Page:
The former security adviser to the Obama administration has called for a high-powered taskforce to be set up to prevent the prospect of “violent extremism” unfolding in post-Brexit Northern Ireland.
Michael Ortiz, a renowned expert in counter-terrorism, said further law-enforcement measures are required as political leaders “grapple with the concept of a united Ireland.”
Mr Ortiz, who served in the White House for eight years, said the Republic and Northern Ireland have “long struggled with terrorism” and that “tremendous progress in security” has been evident in recent years.
But in a submission to the Republic’s Joint Oireachtas Committee on the Implementation of the Good Friday Agreement, Mr Ortiz said further security measures are needed.
“As leaders across the island grapple with the concept of a united Ireland, it is important to consider the ways in which future violence could be prevented, including by strengthening counter terrorism and law enforcement efforts, supporting civil society organisations, and religious and educational institutions, and providing citizens with the tools they need to intervene during the radicalisation process,” he wrote.
Mr Ortiz said a new taskforce should develop a national strategy on the area of countering violent extremism.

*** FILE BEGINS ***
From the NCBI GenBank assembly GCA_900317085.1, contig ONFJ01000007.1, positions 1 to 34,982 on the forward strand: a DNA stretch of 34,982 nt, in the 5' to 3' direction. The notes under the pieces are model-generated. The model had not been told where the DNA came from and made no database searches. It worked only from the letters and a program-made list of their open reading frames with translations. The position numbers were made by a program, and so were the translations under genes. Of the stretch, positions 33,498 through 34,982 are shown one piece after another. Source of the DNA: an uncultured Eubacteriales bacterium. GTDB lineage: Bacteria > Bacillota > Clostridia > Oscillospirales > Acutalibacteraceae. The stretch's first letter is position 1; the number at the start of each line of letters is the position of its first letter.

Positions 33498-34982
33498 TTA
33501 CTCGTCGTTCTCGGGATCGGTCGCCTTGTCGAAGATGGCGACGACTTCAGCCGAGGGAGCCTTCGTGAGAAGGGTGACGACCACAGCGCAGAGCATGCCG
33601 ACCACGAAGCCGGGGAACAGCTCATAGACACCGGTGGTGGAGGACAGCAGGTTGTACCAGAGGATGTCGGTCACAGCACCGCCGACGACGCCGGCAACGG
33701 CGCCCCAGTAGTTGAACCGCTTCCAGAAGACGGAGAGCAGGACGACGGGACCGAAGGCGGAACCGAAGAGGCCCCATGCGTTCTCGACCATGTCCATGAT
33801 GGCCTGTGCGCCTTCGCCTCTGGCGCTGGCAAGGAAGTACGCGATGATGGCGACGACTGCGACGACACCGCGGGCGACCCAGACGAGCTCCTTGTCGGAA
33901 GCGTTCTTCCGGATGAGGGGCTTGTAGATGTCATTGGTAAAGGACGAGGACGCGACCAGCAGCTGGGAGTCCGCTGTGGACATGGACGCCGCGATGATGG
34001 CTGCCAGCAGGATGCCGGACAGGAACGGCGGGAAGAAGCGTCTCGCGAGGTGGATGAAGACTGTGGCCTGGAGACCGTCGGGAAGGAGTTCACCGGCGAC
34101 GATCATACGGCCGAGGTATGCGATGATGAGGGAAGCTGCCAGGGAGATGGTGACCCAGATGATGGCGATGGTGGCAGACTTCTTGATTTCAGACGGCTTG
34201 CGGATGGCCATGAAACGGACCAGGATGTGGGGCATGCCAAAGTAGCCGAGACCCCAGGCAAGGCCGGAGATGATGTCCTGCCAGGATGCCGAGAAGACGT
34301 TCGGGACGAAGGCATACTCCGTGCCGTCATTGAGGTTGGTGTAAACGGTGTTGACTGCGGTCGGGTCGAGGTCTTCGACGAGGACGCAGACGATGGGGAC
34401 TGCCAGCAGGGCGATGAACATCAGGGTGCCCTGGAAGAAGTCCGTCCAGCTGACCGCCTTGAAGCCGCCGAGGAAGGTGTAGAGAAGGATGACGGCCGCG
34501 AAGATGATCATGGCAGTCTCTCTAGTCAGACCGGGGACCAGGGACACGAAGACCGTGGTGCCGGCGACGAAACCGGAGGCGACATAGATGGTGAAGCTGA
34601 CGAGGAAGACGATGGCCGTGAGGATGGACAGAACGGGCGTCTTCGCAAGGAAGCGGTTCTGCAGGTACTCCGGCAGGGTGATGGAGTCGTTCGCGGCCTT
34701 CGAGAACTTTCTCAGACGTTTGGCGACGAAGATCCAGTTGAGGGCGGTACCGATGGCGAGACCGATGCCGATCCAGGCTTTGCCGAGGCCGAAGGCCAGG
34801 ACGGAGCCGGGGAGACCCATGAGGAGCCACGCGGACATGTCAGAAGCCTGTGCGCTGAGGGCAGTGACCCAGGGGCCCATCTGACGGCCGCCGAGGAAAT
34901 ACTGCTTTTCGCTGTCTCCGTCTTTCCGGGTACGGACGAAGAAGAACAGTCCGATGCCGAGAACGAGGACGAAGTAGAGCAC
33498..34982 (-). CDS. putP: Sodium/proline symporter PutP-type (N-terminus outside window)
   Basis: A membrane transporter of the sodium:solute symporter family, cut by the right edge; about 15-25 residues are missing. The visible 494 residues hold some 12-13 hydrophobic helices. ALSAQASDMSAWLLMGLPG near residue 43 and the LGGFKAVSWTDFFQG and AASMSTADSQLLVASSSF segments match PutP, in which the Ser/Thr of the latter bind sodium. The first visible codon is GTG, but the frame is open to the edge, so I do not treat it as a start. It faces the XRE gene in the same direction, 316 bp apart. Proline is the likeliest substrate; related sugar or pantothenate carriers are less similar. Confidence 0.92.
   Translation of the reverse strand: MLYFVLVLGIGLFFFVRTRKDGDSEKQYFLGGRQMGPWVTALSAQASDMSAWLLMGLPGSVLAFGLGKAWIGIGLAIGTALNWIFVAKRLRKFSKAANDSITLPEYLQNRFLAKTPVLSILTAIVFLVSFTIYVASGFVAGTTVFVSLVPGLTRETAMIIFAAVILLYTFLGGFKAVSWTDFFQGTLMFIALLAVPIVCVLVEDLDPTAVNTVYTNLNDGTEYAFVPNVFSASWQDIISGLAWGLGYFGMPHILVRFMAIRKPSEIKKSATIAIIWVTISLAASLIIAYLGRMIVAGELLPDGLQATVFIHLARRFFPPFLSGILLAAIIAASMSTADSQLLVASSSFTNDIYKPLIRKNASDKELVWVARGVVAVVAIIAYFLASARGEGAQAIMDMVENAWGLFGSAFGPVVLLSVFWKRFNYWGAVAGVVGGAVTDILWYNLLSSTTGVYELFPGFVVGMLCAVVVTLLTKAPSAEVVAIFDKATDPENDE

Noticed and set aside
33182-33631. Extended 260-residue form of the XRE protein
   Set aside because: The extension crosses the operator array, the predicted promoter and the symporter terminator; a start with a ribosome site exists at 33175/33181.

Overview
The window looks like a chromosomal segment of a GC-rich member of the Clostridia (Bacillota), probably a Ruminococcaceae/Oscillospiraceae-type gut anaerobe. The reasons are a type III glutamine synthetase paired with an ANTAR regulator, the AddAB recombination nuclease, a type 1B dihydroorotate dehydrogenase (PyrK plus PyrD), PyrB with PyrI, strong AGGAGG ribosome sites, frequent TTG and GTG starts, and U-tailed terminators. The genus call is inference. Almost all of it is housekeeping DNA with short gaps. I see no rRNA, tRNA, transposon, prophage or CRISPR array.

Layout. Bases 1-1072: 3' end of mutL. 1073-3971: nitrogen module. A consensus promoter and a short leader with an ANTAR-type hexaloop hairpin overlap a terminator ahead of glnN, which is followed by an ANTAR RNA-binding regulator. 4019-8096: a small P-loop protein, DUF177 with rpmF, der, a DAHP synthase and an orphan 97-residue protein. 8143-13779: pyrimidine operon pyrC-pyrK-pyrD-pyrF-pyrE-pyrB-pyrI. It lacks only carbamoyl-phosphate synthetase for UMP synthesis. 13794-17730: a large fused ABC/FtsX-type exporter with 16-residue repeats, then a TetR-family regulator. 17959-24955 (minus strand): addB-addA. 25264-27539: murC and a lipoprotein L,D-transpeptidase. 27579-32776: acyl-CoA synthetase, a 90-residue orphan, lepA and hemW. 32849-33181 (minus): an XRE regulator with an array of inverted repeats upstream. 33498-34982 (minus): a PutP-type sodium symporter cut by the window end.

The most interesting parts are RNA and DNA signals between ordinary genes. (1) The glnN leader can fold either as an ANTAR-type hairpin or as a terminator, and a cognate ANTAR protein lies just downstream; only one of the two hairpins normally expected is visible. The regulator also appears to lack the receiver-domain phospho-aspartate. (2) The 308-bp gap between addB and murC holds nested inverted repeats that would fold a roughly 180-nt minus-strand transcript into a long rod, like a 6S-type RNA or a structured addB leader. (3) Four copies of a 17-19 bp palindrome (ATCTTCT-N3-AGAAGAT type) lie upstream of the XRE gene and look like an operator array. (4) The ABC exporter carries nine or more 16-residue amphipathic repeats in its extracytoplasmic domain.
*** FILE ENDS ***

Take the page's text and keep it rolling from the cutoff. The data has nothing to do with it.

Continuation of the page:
“It is absolutely critical that a wide range of voices, including government officials, law enforcement, civil society and educators, among others, be involved in the creation of this strategy.”
He said such a move will “go a long way in working to prevent terrorism before it starts.”
Mr Ortiz is one of several high profile experts who contributed to the report, which was authored by Mark Daly, the Fianna Fail senator for Kerry. It is the first report of any Oireachtas committee on how the State would go about achieving a United Ireland. The paper makes several recommendations which are all in the context of a referendum being held on a 32-county republic. The committee says the Irish government must negotiate for Northern Ireland to be “designated with a special status within the EU and for the whole island of Ireland to remain within the EU together.”
It says that the Irish government must approach EU Commission President Jean-Claude Juncker to “declare that Irish reunification would be supported by the EU” in the event of a referendum being passed.